It would come as no surprise to people that know me that, just occasionally, the simplest of journeys can go awry.

I’ve developed a fondness for playing Joe McAdam’s amazing open mic & acoustic sessions at The Whiskey Jar in Manchester. Located on Tariff Street, The Whiskey is an incredibly beautiful looking bar. The standard of musicians is always brilliant. Joe, a brilliant musician and songwriter himself, is possibly the finest compere I’ve encountered. In his reassuring Scottish accent, he invites all in attendance to enjoy the music and listen. And every once in a while, is not frightened to ask people politely to “shut the fuck up Whiskey Jar.”

I invited my friend Charlie Mckeon down to have a look at what was on offer. Charlie himself is an outstanding guitarist, singer and songwriter, and he was blown away by what was on offer. From the likes of Lee Parry, to George Fell (an amazing 12-string instrumentalist) to Grim Fawkner, it was really great.

Bizarrely enough, by chance, someone came over after my set and recognised me from Shrewsbury. Then Olly Flavell, a Shropshire-born singer-songwriter who’s just moved to Manchester stopped in. Then my friend Tracey Horton from Market Drayton in Shropshire had turned up to show her daughter a few decent bars in the Northern Quarter. No escaping your birthplace is there?

Anyway, in catch the last train back, me and Charlie decided it would be best to leave around quarter to eleven. This meant going a little early and missing the likes of Scott Lloyd (who is also brilliant). And we made it to Piccadilly just in time, and found ourselves comfortably situated on a train going from Platform 13. Incidentally, the journey from the entrace of Manchester Piccadilly Station to Platforms 13 or 14 is in and of itself a whole little walk. You could walk the dog on that.

I did think it odd. I’ve always got the Liverpool train from Platform 14, I thought. And obviously, as soon as the conductor came over to check our tickets it became apparent that we were on a long journey to York if we didn’t get off at Stalybridge.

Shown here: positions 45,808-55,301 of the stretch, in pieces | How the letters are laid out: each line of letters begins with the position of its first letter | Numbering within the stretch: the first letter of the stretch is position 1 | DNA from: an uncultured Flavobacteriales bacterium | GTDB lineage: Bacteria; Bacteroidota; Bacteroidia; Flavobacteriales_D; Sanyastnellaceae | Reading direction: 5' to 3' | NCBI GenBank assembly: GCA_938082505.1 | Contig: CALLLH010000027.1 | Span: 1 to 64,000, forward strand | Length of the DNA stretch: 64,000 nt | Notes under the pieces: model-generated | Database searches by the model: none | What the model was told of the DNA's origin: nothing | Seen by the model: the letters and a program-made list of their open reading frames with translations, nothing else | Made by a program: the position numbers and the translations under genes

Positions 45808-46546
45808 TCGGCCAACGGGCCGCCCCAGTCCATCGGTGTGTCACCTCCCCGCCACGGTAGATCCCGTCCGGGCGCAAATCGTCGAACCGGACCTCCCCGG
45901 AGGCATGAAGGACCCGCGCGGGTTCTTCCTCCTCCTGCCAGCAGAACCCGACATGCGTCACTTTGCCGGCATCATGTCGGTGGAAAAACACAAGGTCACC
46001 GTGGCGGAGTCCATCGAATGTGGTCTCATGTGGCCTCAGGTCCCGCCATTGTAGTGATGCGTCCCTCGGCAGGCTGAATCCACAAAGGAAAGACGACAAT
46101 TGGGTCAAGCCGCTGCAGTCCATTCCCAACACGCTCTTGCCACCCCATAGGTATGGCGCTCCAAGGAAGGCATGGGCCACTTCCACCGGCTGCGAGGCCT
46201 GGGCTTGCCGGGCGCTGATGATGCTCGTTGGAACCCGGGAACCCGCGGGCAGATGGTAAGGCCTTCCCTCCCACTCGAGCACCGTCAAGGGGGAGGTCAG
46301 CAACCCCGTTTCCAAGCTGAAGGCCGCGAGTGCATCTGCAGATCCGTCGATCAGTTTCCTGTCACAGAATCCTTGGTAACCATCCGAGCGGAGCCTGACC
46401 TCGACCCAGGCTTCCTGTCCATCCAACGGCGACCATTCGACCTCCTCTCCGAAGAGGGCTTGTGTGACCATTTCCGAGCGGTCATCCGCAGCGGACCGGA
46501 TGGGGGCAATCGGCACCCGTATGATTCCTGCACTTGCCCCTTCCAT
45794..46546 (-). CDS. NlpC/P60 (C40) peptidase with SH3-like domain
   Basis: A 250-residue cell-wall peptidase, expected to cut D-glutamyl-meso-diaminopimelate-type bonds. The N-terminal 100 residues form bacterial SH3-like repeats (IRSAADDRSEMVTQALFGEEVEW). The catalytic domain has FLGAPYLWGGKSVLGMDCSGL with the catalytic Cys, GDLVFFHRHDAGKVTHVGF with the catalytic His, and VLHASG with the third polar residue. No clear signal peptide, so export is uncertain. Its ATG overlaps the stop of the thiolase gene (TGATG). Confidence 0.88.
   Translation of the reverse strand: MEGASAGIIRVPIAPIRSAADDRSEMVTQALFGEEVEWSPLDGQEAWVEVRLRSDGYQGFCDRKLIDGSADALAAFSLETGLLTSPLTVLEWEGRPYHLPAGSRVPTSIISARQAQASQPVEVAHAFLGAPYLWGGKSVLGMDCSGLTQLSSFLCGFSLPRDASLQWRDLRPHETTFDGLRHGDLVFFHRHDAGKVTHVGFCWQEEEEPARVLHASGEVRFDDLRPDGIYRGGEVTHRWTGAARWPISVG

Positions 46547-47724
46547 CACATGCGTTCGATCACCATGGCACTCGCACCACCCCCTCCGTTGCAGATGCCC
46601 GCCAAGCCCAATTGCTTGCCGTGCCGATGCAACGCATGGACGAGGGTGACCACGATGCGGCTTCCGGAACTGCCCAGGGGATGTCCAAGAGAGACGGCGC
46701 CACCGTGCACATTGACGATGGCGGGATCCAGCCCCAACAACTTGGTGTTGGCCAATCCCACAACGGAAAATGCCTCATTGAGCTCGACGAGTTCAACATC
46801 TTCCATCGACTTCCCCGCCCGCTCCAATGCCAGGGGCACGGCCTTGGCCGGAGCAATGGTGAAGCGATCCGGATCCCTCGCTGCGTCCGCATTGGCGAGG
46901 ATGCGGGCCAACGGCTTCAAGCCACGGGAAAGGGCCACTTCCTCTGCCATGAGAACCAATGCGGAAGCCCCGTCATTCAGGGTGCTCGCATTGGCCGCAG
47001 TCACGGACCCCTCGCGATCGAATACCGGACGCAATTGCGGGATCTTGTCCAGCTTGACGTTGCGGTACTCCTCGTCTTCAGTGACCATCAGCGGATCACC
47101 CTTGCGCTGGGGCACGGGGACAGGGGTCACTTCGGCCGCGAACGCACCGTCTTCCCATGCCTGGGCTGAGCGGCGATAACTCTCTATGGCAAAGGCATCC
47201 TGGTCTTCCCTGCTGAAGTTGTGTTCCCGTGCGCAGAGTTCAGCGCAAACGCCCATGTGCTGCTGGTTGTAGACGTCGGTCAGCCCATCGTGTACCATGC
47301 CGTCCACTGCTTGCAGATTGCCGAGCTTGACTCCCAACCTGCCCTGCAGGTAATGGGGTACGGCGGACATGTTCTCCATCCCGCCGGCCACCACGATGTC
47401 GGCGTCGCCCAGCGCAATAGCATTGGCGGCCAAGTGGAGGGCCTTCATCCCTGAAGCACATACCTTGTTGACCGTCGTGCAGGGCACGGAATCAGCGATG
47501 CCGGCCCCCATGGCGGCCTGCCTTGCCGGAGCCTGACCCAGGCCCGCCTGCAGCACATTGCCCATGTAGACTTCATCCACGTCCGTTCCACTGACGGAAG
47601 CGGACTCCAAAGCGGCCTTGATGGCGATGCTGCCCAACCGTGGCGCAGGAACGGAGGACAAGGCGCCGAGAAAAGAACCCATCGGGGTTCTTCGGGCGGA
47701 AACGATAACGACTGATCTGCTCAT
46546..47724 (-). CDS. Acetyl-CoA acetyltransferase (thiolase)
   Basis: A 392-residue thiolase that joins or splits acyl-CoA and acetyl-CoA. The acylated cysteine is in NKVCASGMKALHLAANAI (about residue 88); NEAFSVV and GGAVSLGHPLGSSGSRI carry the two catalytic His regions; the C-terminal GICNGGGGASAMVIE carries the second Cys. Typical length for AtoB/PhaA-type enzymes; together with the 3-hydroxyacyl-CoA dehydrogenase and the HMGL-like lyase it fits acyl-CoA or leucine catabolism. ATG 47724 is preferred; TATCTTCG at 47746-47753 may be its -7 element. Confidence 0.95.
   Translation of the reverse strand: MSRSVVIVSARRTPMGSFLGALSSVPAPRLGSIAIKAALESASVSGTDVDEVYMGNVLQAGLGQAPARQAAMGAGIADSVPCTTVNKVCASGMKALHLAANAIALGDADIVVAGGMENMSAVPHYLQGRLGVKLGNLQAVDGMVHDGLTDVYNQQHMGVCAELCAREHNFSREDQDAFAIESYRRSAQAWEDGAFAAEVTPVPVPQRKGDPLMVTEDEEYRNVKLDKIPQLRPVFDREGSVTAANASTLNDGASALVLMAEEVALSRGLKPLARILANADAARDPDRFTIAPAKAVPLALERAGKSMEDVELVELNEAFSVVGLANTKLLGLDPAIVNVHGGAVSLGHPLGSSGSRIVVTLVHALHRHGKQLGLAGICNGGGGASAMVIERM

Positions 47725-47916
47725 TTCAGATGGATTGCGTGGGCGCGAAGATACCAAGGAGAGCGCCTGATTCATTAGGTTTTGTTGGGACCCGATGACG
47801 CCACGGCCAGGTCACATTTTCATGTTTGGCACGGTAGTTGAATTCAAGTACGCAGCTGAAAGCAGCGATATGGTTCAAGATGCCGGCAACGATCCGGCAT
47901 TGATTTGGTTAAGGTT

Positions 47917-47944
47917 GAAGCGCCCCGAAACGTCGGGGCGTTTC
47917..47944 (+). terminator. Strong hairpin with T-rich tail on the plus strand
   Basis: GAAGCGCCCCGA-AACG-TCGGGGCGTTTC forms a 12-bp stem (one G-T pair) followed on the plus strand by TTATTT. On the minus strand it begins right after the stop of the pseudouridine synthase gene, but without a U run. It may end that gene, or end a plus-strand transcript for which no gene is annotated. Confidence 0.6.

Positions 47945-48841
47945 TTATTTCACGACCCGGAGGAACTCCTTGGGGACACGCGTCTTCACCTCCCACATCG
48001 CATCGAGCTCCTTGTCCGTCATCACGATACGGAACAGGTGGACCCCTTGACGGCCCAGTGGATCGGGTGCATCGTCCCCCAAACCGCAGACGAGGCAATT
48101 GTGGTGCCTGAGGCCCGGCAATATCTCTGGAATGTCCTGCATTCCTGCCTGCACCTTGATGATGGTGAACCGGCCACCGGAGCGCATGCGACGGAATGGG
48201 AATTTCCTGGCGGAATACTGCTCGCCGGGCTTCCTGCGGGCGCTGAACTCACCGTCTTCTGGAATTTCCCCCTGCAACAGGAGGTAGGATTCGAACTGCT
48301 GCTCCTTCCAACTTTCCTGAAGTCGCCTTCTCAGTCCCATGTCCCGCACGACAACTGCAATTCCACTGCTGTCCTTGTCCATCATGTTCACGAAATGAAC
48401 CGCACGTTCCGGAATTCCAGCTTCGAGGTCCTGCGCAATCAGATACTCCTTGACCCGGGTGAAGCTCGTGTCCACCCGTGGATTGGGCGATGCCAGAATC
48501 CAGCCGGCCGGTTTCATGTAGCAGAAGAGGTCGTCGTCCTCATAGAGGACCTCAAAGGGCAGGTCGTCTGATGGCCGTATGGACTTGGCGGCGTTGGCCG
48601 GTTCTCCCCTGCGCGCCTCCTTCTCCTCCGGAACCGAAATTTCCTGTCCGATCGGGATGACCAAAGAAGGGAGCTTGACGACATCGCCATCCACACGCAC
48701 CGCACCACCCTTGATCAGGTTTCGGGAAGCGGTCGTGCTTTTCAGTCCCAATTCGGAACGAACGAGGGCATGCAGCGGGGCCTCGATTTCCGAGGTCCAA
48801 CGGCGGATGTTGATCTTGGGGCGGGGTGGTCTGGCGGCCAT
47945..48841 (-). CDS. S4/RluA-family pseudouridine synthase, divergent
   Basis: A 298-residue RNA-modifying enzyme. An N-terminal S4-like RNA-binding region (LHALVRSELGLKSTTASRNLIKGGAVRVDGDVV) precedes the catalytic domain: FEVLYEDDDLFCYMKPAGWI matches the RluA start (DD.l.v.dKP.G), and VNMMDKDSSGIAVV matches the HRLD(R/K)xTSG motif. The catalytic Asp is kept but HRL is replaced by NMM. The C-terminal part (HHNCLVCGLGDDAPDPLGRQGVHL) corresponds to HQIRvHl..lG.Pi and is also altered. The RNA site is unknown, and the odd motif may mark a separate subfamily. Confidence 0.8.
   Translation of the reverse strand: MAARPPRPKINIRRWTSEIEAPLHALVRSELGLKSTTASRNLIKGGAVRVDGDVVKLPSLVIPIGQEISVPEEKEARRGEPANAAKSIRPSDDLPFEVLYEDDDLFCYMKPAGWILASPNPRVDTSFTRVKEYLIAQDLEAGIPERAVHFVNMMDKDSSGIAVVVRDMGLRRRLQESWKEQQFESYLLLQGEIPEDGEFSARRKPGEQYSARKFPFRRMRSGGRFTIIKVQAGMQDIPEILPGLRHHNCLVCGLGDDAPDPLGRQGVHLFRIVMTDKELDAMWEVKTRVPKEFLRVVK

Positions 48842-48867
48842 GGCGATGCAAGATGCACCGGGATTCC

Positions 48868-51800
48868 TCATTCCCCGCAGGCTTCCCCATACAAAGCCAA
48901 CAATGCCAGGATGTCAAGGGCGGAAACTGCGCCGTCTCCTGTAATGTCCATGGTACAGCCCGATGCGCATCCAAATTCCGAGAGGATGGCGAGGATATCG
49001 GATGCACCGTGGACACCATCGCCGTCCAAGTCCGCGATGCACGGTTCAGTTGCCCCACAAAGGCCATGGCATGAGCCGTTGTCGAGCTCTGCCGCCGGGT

For Charlie, the greatest tragedy was that he’d just bought himself a yoghurt. And no real time to just enjoy it before he had to get off at Stalybridge.

I do find these little things are easier if there’s one other person there who has been an idiot. Things become funny rather than stressful.

We got out at Stalybridge, home of Paul’s Tool Emporium – The Greatest Tool Shop in The North of England (Probably), and rushed to catch a train going back to Manchester. This time for Manchester Victoria Station. We caught a black cab to the coach station, explained what had happened to the driver and got talking about Liverpool.

He then launched into an explanation of the recent gun-crime problems in a certain area of Greater-Manchester (googling the news can fill in the details here), and went into a staggering level of detail about the particular gang-war going on.  I learnt a lot.

Once we’d got to the coach station, one of the attendants came over and asked us where we’d been playing. I cannot describe how warm and good and honest he was. He asked to give everyone a song, but I didn’t dare wake up the girl who’d fallen asleep with her head in her own lap on the seat opposite me.

The moral of this tale. Always make sure you’re on the right train when it’s the last train home. Or not, and have quite a funny interesting journey.

Thom is currently raising funds to release a new EP in January, click this link here to find out more